Reality: An eating disorder is about using food and the body as a way to cope with deep and complex emotional issues. The exact psychological reason behind disordered eating behavior is different for everyone. It may be about numbing anger or coping with shame. Sometimes it’s a way to try to feel good enough when that feeling is hard to find. The rules of the eating disorder often feel to the sufferer like they were written in stone—it really doesn’t seem to be okay to eat after a certain time of night, to have seconds, or to stop exercising before the clock has reached whatever-o’clock. Following these food rules is done for deep psychological reasons.

Myth: Eating disorders are not dangerous.

Reality: Reality: The unfortunate reality is that eating disorders can be quite dangerous. The behaviors associated with these diseases are very hard on the body and can have extremely serious consequences. Restriction, or not eating enough to fuel the body’s needs, can lead to slow heart rate, low blood pressure, and even heart failure. Osteoporosis, or brittle bones, is often caused by not having enough calcium. Dehydration is quite common with restriction and may lead to kidney issues. Malnutrition can also cause further mental health problems or make existing ones worse.

Purging can also have severe health consequences, including electrolyte imbalances, which can lead to heart failure. If a person is purging by vomiting, the esophagus often becomes inflamed and may even rupture. If someone is using laxatives, the gastrointestional tract can stop functioning properly and the person can become severely dehydrated (again, possible kidney failure). Peptic ulcers and pancreatitis are associated with purging as well. The health consequences of bingeing are largely those associated with clinical obesity, such as high cholesterol, high blood pressure, and type 2 diabetes. In addition, the uncontrolled nature of the binge may lead to gastric rupture, a tear in the stomach that can potentially be fatal.

Myth: Eating disorders do not require professional treatment.

Reality: Because eating disorders are so complex—involving emotions, behaviors, and physical consequences—attempting to deal with an ED on your own can be difficult and potentially harmful. It is absolutely vital to work with a team who knows the terrain, often a psychotherapist, dietitian, medical doctor, and perhaps a psychiatrist . Attempting recovery on your own after a prolonged period of restriction can even be dangerous, because the body may have difficulty adjusting to having normal amounts of food again. Having food intake monitored by a professional is important to make sure that recovery doesn’t put the body through more trauma.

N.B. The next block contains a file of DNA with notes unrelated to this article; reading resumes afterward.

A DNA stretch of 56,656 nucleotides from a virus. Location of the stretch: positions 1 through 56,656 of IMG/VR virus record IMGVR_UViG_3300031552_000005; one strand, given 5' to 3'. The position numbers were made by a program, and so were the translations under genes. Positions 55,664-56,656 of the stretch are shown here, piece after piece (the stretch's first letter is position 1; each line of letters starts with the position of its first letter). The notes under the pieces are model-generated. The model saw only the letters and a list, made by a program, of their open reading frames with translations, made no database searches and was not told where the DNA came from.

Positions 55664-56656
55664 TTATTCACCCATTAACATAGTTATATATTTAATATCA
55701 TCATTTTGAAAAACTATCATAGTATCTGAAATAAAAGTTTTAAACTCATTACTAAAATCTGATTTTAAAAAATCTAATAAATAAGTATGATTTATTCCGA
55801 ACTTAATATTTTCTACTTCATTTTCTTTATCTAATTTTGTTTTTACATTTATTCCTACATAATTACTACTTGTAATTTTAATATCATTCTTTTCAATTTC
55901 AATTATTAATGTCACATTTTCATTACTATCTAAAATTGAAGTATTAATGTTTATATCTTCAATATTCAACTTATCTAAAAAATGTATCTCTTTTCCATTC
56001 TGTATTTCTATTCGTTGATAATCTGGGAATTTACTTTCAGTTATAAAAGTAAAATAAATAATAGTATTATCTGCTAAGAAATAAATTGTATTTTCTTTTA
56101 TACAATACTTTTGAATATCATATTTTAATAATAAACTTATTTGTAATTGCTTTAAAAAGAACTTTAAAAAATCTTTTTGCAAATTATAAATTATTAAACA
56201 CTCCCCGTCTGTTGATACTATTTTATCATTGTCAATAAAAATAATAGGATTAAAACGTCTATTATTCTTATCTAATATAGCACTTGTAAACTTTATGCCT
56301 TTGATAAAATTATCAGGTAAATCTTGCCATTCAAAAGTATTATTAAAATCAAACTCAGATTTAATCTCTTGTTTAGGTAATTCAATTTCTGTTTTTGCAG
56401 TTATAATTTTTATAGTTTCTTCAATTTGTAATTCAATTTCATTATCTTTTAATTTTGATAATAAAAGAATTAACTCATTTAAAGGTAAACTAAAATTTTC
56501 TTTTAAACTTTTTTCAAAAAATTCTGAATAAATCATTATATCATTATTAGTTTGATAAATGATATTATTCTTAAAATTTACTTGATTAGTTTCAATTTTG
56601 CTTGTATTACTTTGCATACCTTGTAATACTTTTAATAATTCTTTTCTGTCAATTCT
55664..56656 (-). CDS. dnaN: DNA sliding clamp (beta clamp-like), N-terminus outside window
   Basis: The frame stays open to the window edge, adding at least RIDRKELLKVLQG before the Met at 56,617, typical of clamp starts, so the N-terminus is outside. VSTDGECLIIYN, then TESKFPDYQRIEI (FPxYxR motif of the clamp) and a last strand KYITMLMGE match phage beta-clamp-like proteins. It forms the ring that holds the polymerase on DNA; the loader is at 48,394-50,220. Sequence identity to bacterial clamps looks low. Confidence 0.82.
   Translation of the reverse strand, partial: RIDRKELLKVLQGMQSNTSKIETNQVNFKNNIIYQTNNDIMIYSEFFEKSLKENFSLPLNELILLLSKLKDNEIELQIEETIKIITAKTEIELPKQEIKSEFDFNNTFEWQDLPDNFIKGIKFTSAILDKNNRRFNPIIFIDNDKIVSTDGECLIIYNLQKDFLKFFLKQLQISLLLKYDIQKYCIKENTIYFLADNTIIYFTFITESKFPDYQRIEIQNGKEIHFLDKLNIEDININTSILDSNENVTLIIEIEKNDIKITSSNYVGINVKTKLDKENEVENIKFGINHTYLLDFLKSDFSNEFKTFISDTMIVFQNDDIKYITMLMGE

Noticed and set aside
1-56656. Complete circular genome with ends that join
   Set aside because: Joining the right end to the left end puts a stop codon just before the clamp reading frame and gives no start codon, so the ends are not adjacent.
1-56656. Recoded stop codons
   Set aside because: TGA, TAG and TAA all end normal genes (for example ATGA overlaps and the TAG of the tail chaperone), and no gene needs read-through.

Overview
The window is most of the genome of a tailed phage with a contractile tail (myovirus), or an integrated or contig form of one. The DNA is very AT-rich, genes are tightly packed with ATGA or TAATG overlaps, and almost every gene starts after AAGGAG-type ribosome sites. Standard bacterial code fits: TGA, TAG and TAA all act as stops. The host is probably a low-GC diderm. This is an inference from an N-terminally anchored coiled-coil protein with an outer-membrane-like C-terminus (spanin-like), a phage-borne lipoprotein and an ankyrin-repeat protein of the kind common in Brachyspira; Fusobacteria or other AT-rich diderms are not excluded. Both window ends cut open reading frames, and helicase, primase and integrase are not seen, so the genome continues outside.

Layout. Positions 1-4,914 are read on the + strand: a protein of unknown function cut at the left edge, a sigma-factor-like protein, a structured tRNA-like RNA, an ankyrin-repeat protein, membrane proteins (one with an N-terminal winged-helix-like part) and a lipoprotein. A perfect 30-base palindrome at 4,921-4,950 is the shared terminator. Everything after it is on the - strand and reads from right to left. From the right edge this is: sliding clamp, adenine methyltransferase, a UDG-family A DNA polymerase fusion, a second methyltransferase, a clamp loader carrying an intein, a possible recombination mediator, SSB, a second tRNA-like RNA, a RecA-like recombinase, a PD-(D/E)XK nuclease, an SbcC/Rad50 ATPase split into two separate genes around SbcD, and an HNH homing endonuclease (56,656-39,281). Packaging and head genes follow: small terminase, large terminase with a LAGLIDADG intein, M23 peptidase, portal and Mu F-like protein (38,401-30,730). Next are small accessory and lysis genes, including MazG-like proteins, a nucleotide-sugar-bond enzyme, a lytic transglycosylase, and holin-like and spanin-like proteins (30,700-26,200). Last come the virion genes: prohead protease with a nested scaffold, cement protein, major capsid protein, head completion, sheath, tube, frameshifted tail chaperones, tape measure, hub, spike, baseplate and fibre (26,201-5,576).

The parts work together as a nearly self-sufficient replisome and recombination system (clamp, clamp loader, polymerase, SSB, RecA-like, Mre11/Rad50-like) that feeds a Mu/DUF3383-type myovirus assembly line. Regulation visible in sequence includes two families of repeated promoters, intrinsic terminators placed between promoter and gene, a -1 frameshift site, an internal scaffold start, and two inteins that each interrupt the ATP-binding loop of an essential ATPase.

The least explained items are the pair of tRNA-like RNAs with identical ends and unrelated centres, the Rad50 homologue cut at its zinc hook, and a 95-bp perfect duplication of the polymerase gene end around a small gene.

Additionally, as previously discussed, the emotional factors involved in eating disorders are multifaceted and deep. A spouse, boyfriend, or girlfriend can never be the only support for someone working through these types of issues—you are just too close to the problem. Psychotherapists who specialize in eating disorders are trained to know what to look for and what questions to ask. They also bring value as an objective outside party without the same type of stake in the outcome. Without treatment, up to 20 percent of people with serious eating disorders die. With treatment, that number falls to 2 to 3 percent (Powers et al. 2012). Luckily, effective help is available. Reach out to schedule an appointment or ask for help finding a provider near you.

American Addiction Centers. 2018. “Finding the Best Anorexia, Bulimia and Eating Disorder Treatment for Men.” Retrieved from

Anorexia Nervosa and Related Eating Disorders. 2018. “Statistics: How Many People Have Eating Disorders?” Retrieved from

Gagne, D. A., A. Von Holle, K. A. Brownley, C. D. Runfola, S. Hofmeier, K. E. Branch, and C. M. Bulik. 2012. “Eating Disorder Symptoms and Weight and Shape Concerns in a Large Web-Based Convenience Sample of Women Ages 50 and Above: Results of the Gender and Body Image (GABI) Study.” International Journal of Eating Disorders 45 (7), 832–44.

Hudson, J. I., E. Hiripi, H. G. Pope, and R. C. Kessler. 2007. “The Prevalence and Correlates of Eating Disorders in the National Comorbidity Survey Replication.” Biological Psychiatry 61 (3): 348–58.

Powers, M. A., S. Richter, D. Ackard, S. Gerken, M. Meier, and A. Criego. 2012. “Characteristics of Persons with an Eating Disorder and Type 1 Diabetes and Psychological Comparisons with Persons with an Eating Disorder and No Diabetes.” International Journal of Eating Disorders 45 (2): 252–56.